A guy nicknamed "Hot Boi" during his younger years truly has become one for Minnesota United's attack late in the most unusual of all seasons.

Kevin Molino earned the moniker for his sartorial splendor when he played in Orlando. Now it rings true again for a gifted veteran midfielder who has shrugged off injuries and become the goal scorer who led his Loons to Monday's MLS Western Conference final in Seattle.

With ACL surgeries in 2015 and 2018 and nagging injuries behind him, Molino scored twice in each of his team's past three games — a Decision Day victory over FC Dallas and playoff victories over Colorado and at Sporting Kansas City.

His 13 goals this season are a career high for a player who made his MLS debut for coach Adrian Heath and Orlando City in 2015.

He might not be the same fashionista in Minnesota he was in Florida — "it's cold out," he said — but he's hot nonetheless.

"It's not the same crazy dress code I wear in Orlando, the bright colors," Molino said. "They called me 'Hot Boi' and I just stuck with it. And now I'm scoring goals and have become more than a name someone calls me."

Newly arrived attacking midfielder Emanuel Reynoso has assisted with that, literally.

Reynoso assisted on all three of his team's goals in two of their past three games, which the Loons won by three identical 3-0 scores.

It's an instant chemistry the two players discovered the first day they stepped onto the training ground in Blaine in August.

"Their relationship has been from the very first moment they got together," Heath said. "Rey came to me after one of the drink breaks within 10, 15 minutes, pointed to Molino and said, 'Muy bien, muy bien.' Players know quality when they play with it. They're both have a great understanding of the game."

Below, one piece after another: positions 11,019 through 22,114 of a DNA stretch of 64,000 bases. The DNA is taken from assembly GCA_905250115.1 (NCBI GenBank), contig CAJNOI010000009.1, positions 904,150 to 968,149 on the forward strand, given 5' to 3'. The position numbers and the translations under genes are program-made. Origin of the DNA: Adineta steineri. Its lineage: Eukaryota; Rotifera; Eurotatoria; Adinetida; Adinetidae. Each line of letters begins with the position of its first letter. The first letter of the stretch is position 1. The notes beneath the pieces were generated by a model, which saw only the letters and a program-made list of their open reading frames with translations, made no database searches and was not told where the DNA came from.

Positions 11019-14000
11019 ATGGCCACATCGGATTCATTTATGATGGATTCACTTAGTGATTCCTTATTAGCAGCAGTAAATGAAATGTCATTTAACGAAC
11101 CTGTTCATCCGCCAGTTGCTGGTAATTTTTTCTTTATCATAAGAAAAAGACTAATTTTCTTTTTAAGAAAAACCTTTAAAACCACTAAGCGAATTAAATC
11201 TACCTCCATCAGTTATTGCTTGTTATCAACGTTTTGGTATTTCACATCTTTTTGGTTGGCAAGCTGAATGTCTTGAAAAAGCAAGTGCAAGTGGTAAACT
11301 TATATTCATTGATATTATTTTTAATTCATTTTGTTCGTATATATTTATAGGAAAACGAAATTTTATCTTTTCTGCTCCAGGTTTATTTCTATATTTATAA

Very good.

Heath has paired Molino and Reynoso with Ethan Finlay on the right wing and midfielder Robin Lod out front as a "false" striker. It gives their attack a fluidity and unpredictably that has made the Loons what Seattle coach Brian Schmetzer calls a "tricky" and "hard to manage" team.

"Everything else is easier," Reynoso said in Spanish through a translator.

Each team plays a 4-3-2-1 formation, but in its own way.

Heath brought Molino with him from Orlando City to Minnesota with a 2017 trade and acquired Reynoso from Argentina's famed Boca Juniors team after months of negotiations paid off this summer.

"Football is a universal language," Molino said. "Right away, we were on the same page with him. Not just me, but the whole team feeds off. A No. 10 [attacking midfielder] who works so hard off the ball, too, is incredible. He's not selfish. He's about the team."

At age 30, Molino has overcome a minor hamstring injury that sidelined him briefly in both July and September.

"It has been tough for me," Molino said Saturday in a video call with reporters. "When I catch form, then a lot of injuries. Mentally, it has been tough, but you know every bad situation has a good one. With the team we have, the players we have, they support me. They've helped me through my tough times and now it's just paying off."

Now healthy and productive, Molino peaked at the perfect time, just in time for MLS Cup playoffs in which the Loons are two victories from a title.

"It's a blessing for me," he said. "There's no better feeling than being on the field and competing every week, being out there with the team on the training park and looking forward to the next game is a blessing."

Just in time, too, for season's end when he becomes a free agent.

"My future here is winning a trophy first and foremost for the team," Molino said. "I don't want to study the contract situation now. I leave this for after the season."

For now, he is a Hot Boi on the field who delights his biggest fan back home in Trinidad with every goal he and his team scores. His 7-year-old son's loud, whirling celebrations are made for social media, and Molino obliges by posting on his accounts.

"He's in love with the game, each and every player," Molino said. "Not being there with him is tough. This is why social media is there, to connect people all over the world, through these difficult times. I'm just happy to be a part, to influence kids and also my son."